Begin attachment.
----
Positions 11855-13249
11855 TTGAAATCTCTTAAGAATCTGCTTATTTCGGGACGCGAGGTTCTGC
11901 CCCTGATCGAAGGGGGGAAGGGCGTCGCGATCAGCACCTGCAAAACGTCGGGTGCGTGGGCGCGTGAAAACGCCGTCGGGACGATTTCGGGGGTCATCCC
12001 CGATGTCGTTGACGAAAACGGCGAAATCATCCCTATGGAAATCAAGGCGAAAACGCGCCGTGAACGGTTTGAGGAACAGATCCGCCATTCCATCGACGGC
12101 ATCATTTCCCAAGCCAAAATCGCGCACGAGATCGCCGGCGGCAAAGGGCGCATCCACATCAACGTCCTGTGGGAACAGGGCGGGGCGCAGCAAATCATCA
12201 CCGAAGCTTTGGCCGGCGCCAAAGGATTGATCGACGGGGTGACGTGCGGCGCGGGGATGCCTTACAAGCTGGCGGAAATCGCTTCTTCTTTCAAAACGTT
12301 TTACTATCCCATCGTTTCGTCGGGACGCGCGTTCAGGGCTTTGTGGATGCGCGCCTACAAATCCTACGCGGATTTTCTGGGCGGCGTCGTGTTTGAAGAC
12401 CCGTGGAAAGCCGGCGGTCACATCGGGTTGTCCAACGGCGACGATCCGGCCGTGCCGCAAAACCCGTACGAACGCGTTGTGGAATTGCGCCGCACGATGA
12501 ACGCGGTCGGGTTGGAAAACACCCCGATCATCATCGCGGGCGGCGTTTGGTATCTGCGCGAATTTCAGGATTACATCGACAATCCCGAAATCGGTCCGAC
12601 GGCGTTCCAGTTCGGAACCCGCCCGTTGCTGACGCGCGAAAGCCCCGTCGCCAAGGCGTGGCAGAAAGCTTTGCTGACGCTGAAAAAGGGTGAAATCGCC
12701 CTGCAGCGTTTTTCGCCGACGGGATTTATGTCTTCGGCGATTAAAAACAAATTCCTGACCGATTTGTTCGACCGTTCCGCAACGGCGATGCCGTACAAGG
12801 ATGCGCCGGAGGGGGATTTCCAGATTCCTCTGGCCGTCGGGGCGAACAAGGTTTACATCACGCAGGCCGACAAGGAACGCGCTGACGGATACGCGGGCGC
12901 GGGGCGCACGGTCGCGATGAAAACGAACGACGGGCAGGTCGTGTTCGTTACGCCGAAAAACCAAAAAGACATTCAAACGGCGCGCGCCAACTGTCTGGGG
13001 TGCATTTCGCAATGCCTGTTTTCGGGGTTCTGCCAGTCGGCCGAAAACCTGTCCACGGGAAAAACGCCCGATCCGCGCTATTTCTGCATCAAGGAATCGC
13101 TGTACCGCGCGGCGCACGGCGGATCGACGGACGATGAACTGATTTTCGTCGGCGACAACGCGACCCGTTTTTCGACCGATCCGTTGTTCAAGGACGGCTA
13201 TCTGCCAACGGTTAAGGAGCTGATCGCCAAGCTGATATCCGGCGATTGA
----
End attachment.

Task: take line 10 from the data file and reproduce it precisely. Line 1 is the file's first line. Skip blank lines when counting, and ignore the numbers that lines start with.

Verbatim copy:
12601 GGCGTTCCAGTTCGGAACCCGCCCGTTGCTGACGCGCGAAAGCCCCGTCGCCAAGGCGTGGCAGAAAGCTTTGCTGACGCTGAAAAAGGGTGAAATCGCC